Dr. Lacy finished her Master’s degree in 2000 and her PhD in 2005. For her dissertation, she went back to Dallas Can! Academy and reported on the protective factors that impact resilience among African American youth. “I used the data from Dallas Can! Academy so it is rewarding today to see some of the kids that have gone on to attend college,” she says.


Another factor in Dr. Lacy’s decision to pursue a career in social work is her background as a licensed cosmetologist and later, an instructor. Dr. Lacy remembered one of her students was the daughter of Joyce Ann Brown, who was wrongfully convicted of robbery and murder in 1980 and spent almost a decade in prison before her conviction was overturned and she was released from prison. Dr. Lacy realized that as an instructor in cosmetology school, she also had moments where she was acting as a social worker, helping connect students to the resources they needed.


During her tenure as a professor at UNT Dallas, Dr. Lacy was asked to create the Human Services Management and Leadership Program, and in 2016, was promoted to Dean of Human Services. She has been instrumental in building relationships with the community and area leaders, including the launch of Community Engagement Day, a collaboration with World Vision and the State Fair of Texas. Community Engagement Day seeks to bring together nonprofit and community leaders throughout the Dallas-Fort Worth metroplex in an effort to better serve the region through partnerships and shared resources.



Now in the multi-crisis year that is 2020, Dr. Lacy is hands on with some of the quick shifts that schools are making as a result of COVID-19. “While trying to balance a public health crisis, we are in roles as instructors at school that play into the student’s social safety net,” she says. UNT has been holding virtual classes since March 9, and will remain virtual for the fall semester.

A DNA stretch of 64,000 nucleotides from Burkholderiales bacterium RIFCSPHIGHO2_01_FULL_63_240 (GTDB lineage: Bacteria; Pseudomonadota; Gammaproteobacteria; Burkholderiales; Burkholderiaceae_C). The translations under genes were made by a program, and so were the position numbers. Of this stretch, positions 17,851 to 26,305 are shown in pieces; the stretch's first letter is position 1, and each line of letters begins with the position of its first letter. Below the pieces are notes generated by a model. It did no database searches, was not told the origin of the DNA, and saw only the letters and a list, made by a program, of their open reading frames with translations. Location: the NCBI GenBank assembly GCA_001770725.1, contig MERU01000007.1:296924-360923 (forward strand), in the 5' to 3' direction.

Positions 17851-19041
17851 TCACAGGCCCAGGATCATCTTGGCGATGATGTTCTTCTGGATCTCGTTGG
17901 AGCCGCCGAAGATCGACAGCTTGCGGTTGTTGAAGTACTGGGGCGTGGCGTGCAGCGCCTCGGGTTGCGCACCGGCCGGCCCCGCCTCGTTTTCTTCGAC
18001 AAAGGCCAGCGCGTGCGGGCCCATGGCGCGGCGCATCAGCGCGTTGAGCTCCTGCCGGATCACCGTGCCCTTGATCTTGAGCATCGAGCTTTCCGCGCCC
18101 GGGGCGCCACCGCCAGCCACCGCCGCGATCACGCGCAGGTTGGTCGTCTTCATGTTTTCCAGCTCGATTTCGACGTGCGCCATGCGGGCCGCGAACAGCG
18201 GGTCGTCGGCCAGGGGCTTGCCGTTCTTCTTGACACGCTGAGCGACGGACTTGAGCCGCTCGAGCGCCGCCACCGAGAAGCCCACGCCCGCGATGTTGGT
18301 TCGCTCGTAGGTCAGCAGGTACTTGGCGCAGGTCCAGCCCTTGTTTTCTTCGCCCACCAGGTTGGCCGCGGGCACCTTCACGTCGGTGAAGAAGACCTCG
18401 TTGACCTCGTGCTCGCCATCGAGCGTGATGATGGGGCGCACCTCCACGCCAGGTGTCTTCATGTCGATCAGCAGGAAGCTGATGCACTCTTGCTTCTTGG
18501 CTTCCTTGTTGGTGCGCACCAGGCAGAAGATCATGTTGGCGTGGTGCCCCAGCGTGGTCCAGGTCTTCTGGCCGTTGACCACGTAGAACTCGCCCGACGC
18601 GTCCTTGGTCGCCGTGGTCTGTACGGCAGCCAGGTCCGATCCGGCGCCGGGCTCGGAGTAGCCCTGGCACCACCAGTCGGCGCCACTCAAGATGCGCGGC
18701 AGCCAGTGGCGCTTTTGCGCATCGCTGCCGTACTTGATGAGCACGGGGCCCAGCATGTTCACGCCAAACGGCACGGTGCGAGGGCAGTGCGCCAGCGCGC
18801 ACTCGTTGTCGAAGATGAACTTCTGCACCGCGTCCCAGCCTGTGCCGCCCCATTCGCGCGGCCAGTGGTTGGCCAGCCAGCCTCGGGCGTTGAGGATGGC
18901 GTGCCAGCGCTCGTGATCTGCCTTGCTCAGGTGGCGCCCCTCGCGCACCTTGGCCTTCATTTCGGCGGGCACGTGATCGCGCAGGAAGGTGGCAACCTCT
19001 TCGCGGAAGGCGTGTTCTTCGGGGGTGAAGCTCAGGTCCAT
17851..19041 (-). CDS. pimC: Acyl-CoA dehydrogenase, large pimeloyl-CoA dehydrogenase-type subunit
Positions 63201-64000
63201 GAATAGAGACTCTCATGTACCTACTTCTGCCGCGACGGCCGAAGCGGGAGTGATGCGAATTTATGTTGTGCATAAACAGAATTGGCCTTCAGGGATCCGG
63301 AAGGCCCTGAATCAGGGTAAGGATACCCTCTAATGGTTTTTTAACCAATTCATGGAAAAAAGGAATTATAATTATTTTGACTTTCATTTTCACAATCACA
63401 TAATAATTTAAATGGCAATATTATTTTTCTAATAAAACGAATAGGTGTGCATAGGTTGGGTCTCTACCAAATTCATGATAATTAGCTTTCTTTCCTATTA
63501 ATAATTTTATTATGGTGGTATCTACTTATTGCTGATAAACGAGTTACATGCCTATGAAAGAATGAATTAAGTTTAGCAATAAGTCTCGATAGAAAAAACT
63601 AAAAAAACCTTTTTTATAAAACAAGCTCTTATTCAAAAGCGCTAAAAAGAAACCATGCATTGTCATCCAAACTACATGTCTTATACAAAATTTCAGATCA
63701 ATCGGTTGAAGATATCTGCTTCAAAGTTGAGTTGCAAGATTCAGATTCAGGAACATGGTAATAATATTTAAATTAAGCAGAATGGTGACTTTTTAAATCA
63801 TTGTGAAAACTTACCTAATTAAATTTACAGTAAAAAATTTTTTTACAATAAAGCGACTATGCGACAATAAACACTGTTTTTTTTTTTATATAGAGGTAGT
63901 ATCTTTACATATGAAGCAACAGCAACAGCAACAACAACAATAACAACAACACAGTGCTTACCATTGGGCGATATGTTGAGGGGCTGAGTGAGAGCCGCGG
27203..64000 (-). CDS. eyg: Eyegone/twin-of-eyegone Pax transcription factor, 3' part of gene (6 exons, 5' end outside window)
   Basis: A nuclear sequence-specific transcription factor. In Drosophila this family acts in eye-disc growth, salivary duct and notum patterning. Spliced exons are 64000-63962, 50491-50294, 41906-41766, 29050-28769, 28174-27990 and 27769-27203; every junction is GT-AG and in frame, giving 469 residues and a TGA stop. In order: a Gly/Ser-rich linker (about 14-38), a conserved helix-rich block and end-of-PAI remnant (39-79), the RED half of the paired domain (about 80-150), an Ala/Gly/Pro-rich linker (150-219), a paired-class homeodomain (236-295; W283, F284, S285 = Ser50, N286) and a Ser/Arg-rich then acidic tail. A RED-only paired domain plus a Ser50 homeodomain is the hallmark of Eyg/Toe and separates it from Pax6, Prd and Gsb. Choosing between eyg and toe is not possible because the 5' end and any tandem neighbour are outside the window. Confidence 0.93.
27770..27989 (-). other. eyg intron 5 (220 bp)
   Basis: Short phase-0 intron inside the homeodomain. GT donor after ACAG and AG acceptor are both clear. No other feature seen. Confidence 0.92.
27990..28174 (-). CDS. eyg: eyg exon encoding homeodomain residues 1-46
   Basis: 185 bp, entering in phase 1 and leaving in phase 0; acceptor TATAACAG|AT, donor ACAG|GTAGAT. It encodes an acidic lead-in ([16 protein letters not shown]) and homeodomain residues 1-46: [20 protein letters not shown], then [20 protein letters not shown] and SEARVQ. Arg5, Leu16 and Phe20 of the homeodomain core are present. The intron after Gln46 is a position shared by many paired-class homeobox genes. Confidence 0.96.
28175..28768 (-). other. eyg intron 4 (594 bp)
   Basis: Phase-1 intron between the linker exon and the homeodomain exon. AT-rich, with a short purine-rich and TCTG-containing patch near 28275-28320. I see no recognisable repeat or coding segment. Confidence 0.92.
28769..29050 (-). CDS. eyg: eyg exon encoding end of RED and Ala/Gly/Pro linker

Dr. Lacy is realistic about the challenges that come with providing the same education and training that is typically offered face-to-face. “Our students are struggling by often living in places where there is not a lot of space,” she explains. “The students have had to learn how to navigate all of the different emotions that come with their environment and even struggles with their health. It has also impacted families on several different levels, including socioeconomic factors. Some of our students have had to make a decision to go to work in order to help support their family. It varies across the table.”


Dr. Lacy applauds UNT Dallas’ student services department for helping to find resources so that the students are able to connect during this time of pandemic and social distancing. UNT Dallas is providing online therapy, behavioral health services, and relief funds to support students as they navigate these waters. She says, “We continue to interact with our high school students through Zoom and other virtual technologies, and we are making a concerted effort to stay connected with our students as well as their parents.”


As Dr. Lacy looks back over her opportunities and accomplishments, she pauses to show appreciation for the programs like TRIO and the other scholarships that helped her achieve her higher education. “I was a single parent with two kids looking for a way to move forward in my life and my career,” she says. “Who would have thought that 10 years later I’d have a PhD and be a university professor? Without the foundation and support I received, I wouldn’t be here.”